Making a class defines what mystuff is. But you have to actually create an instance (thus instantiating) of type mystuff so you can operate on it.
alas, I don't know python, so I can't tell you what the syntax is, but it probably involves the word 'new'
instanceofmystuff = new mystuff()
print instanceofmystuff.average(9, 18, 27)
There is probably also a way to define mystuff as a static class or at least the average function as a static function which would mean among other things you wouldn't have to instantiate it first, and your syntax would work.
But that's a C and java thing, I'm only guessing they probably have it in python too.
Also, there's a place called stackoverflow.com that just loves questions like yours.
In fact, I think I'm going to post it myself.
There ya go, lots of answers.
Thanks. http://homepage.mac.com/s_lott/books/nonprog/htmlchunks/ch42.html#objects.class.deff was helpful. In case anybody cares, the working code is:
print "main part of program"
I don't think you have static functions in Python, but you can create functions within a module, which would act kind of like a static function.
That is, your .py file could define a function, which would require you include the .py module before using it. That's about as close to static as it gets with Python, as memory serves. Been a long time since I worked with Python.
It's been far too long since I last messed with Python. I think I remember that now, although I cannot recall how you're supposed to set something like that up, or how you'd call such a function.
I'm not digging into GIT because of the numbers of merges we do here is very limited, and at $work a missing Tortoise frontend is the knockout fact why GIT won't get adopted there. ...so starting a git effort there would be a total waste of time.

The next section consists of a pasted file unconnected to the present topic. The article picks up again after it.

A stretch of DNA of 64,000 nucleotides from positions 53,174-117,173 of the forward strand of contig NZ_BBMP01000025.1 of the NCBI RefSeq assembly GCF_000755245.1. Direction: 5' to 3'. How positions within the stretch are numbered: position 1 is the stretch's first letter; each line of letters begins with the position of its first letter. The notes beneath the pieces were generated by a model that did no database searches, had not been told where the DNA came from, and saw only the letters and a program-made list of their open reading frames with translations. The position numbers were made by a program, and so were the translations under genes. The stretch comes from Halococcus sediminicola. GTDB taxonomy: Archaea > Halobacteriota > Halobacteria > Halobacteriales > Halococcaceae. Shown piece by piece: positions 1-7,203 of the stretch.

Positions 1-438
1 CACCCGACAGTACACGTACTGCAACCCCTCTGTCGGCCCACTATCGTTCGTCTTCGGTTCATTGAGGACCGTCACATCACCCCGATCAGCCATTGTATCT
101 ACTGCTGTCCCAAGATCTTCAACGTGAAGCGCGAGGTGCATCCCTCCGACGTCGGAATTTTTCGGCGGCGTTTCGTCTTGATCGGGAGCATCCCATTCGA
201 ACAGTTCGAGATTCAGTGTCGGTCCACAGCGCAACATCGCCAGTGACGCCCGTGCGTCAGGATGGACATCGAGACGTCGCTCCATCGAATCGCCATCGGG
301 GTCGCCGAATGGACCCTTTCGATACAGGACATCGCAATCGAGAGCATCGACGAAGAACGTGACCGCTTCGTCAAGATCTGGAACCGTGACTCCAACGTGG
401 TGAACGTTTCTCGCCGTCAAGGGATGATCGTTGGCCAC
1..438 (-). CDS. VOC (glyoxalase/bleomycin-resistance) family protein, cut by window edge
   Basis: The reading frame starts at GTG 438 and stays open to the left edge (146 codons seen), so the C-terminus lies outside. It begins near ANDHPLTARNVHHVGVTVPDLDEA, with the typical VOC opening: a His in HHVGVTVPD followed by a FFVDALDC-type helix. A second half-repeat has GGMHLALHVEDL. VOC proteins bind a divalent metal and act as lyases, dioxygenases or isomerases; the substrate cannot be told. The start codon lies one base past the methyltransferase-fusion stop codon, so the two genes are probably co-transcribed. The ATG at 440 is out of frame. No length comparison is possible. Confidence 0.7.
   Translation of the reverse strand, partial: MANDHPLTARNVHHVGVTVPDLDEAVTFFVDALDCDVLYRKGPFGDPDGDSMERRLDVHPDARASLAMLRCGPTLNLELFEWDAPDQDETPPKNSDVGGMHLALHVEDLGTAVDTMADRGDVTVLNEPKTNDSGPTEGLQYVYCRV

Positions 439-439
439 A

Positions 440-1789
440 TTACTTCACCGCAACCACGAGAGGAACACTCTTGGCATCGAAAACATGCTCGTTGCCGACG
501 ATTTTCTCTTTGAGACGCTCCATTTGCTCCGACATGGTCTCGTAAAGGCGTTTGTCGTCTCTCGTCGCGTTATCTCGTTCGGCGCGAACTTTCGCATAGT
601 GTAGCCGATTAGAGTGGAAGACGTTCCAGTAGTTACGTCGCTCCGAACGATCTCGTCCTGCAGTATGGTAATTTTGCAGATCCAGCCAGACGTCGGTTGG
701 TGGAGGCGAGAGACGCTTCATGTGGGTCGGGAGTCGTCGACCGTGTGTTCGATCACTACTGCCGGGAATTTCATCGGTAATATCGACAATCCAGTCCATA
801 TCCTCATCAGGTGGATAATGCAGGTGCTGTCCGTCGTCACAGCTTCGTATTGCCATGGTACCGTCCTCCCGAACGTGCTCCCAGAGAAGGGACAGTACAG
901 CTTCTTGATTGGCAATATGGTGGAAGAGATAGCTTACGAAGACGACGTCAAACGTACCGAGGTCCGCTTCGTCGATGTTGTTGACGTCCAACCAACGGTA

And I respond:
Have you considered using bazaar instead? It's git-like in its capabilities, and I think there's a tortoise-like front end (although for Windows this front end is very weak right now... with some work in Python, it could probably be brought up to speed).
no, I didn't. and... I might have noded once in a while that I can't live without braces, So me raising the flag for a python solution... next to zero, well, probably a java solution would fit inbetween.
I've got other battles to waste my breath on. Subversion works well, merging back between branches might be one of its weak points, Neither am I the one to distribute workload nor to decide to switch 30 people over to s.th. else.
Probably once pain gets worse on others, I might throw in a suggestion, but belief in patch and friends is weak over here, so I might also risk to be burnt on the stake for forbidden thoughts and rituals.
So, unless s.th. changes dramaticaly SVN is the tool of choice.
I have a class x, that has a public class y defined in it.
New function says
y inst = new y();
this fails because there's no access to x from which I can create y. okay, I get that.
So I do this:
x xinst = new x();
y inst = new y();
and it compiles. I changed nothing. Nowhere did I tell java to get y from the x I made but it seems it decided to take care of that by itself.
Very not cool, unless I'm missing something.
Ah, gotcha. It prevalidated but then it wouldn't compile.